On January 1, 2019, new tax laws went into effect that are likely to complicate the divorce process and make alimony payments quite a bit different than in years past. Under the code prior to 2019, tax breaks were given to a household’s income after the divorce was final since the higher paid earner was typically required to transfer their income to the lower-wage earner. The recipients of the income would then have to pay taxes on that income.
What Changes Does the New Tax Law Make?
When the new tax laws went into place on January 1, they all but eliminated alimony as a form of taxable income. This means that the earners who pay the alimony will no longer get to deduct those payments from their taxes, and the recipients of the alimony will no longer need to pay taxes on the payments they receive. It is anticipated that this new law may lower alimony payments by as much as 30 percent as the payers will no longer benefit from the tax break of making payments.
Should I Fight for a Lower Payment if I Pay Alimony?
The new laws make alimony payments beneficial to both the recipient of the payment and the IRS, but add a larger burden to the payer. It is still unknown exactly how these tax changes will affect child support payments and income, but it is possible that the changes may place an unfair strain on the paying party.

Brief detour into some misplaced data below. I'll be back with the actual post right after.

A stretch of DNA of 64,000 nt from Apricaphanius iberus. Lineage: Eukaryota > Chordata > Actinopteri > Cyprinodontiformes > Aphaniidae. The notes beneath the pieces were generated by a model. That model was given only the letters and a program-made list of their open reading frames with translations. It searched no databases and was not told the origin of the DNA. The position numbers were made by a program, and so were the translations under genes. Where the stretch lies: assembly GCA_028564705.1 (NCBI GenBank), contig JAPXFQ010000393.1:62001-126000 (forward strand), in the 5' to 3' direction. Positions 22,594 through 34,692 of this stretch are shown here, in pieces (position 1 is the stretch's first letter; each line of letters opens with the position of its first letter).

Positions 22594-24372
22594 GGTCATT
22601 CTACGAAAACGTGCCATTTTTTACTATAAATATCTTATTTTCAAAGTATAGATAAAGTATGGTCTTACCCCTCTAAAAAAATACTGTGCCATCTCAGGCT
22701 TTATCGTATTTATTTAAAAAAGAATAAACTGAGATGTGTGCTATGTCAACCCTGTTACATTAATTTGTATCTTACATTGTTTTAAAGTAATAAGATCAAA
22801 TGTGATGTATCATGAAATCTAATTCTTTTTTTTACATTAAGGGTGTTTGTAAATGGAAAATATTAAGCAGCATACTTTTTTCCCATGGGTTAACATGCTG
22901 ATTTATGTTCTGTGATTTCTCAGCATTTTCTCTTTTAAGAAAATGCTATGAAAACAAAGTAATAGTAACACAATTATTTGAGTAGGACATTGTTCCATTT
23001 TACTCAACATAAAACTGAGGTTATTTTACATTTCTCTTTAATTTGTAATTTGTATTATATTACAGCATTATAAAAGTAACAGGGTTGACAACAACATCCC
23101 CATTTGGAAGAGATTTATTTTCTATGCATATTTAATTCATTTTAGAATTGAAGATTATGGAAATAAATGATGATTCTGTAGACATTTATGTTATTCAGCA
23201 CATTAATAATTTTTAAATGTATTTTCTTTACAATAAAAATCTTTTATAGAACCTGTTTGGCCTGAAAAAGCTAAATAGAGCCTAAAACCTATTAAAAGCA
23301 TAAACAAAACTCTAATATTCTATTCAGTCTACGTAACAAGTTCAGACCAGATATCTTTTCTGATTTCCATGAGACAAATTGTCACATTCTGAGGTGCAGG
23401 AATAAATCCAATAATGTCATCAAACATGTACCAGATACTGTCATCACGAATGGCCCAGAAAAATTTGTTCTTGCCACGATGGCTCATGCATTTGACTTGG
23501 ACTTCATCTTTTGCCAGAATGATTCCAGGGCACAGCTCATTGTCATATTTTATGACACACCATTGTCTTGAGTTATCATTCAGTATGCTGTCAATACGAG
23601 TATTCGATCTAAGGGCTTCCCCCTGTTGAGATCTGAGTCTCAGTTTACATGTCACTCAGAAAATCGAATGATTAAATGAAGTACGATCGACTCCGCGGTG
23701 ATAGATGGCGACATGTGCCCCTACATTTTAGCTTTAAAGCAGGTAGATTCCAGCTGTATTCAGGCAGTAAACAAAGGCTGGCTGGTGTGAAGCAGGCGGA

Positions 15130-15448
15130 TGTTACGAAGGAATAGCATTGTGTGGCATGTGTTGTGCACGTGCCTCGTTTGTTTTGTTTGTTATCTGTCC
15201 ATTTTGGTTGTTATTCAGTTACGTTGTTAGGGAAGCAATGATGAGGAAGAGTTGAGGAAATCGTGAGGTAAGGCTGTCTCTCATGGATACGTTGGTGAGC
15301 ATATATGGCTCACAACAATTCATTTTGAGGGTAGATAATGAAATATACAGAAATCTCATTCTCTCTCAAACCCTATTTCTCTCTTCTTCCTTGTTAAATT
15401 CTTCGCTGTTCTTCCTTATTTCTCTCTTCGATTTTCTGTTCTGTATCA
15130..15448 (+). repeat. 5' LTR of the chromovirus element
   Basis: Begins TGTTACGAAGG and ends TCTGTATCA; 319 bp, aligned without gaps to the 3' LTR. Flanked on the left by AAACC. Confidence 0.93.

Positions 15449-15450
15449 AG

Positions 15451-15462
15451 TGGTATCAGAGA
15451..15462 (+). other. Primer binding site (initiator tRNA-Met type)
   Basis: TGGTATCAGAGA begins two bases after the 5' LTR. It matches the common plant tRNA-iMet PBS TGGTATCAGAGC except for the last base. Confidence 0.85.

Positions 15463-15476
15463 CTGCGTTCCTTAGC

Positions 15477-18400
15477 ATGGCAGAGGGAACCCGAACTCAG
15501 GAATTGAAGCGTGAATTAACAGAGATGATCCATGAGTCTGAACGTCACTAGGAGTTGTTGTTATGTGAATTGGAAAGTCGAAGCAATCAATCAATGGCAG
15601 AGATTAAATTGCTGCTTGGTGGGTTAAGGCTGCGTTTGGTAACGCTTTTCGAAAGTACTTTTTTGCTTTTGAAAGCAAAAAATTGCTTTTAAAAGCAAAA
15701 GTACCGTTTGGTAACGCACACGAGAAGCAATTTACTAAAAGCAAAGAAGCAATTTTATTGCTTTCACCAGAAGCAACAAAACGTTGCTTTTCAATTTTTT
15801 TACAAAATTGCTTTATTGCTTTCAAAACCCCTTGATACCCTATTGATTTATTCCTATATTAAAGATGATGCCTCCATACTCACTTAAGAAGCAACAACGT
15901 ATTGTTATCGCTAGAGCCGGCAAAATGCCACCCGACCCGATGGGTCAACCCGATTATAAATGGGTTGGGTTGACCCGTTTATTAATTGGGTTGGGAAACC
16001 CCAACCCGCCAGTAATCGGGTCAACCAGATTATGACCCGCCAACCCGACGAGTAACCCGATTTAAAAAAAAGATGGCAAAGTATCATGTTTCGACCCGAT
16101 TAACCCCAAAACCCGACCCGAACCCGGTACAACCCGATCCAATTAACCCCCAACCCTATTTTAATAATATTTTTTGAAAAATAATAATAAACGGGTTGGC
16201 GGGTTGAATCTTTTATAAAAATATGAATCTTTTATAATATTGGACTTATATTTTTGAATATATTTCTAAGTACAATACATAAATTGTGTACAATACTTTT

Since divorce is often unplanned and costly enough without changes to the tax code, placing an additional burden on the person paying a hefty alimony amount can only make the burden even more extreme. That’s why it is important to have an experienced family law attorney on your side who will work to limit the burden placed on you.
While this is not an option for many people getting a divorce, if the spouses who are planning to divorce can reach an amicable resolution, that is always optimal. However, if an aggrieved party files a divorce without the other party knowing, it almost always results in each party scrambling to preserve as much personal property as they can.
Rather than working against each other, if possible, consider adopting a different strategy. Work together and share income, child care, and other expenses so that payment plans will reflect an amount that is acceptable and works for both parties. While reaching an agreement on your own may sound impossible, it can happen, and thousands of people do it each year.
If you decide to try to reach a decision with your soon-to-be ex, discuss these tax law changes and how they may affect each of you. Understand what could happen to both of you if you don’t work things out. That way when a judge orders mediation, an agreement for your divorce can be created much faster and have a better outcome for everyone involved.
Contact an Experienced South Carolina Family Law Attorney Today
Lauren Taylor Law has years of experience dedicated to helping protect her clients through the complicated process of divorce. Contact our office today to schedule a consultation and let us make an already difficult process as quickly and smoothly as possible.
South Carolina divorce attorney Lauren Taylor is an authority on family law in Charleston and Greenville. Lauren Taylor Law is an authority on divorce, child support, and alimony in South Carolina. She graduated from the Charlotte School of Law, and has been practicing for several years now. Lauren Taylor relies on her experience and passion to fight for you during this stressful time. Learn more about her experience here.